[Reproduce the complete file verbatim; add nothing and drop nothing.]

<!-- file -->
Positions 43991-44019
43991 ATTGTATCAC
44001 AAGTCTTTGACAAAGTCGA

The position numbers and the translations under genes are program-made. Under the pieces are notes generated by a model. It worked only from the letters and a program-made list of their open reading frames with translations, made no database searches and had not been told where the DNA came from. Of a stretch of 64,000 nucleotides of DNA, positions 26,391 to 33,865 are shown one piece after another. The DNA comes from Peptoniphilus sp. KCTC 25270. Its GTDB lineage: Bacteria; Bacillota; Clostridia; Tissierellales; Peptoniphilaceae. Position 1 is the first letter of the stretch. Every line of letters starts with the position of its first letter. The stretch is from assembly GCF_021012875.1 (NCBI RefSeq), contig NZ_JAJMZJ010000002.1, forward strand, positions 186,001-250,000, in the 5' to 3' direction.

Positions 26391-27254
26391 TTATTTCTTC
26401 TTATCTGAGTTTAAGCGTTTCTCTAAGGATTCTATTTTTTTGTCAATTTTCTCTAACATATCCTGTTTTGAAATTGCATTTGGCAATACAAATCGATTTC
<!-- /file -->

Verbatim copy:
Positions 43991-44019
43991 ATTGTATCAC
44001 AAGTCTTTGACAAAGTCGA

The position numbers and the translations under genes are program-made. Under the pieces are notes generated by a model. It worked only from the letters and a program-made list of their open reading frames with translations, made no database searches and had not been told where the DNA came from. Of a stretch of 64,000 nucleotides of DNA, positions 26,391 to 33,865 are shown one piece after another. The DNA comes from Peptoniphilus sp. KCTC 25270. Its GTDB lineage: Bacteria; Bacillota; Clostridia; Tissierellales; Peptoniphilaceae. Position 1 is the first letter of the stretch. Every line of letters starts with the position of its first letter. The stretch is from assembly GCF_021012875.1 (NCBI RefSeq), contig NZ_JAJMZJ010000002.1, forward strand, positions 186,001-250,000, in the 5' to 3' direction.

Positions 26391-27254
26391 TTATTTCTTC
26401 TTATCTGAGTTTAAGCGTTTCTCTAAGGATTCTATTTTTTTGTCAATTTTCTCTAACATATCCTGTTTTGAAATTGCATTTGGCAATACAAATCGATTTC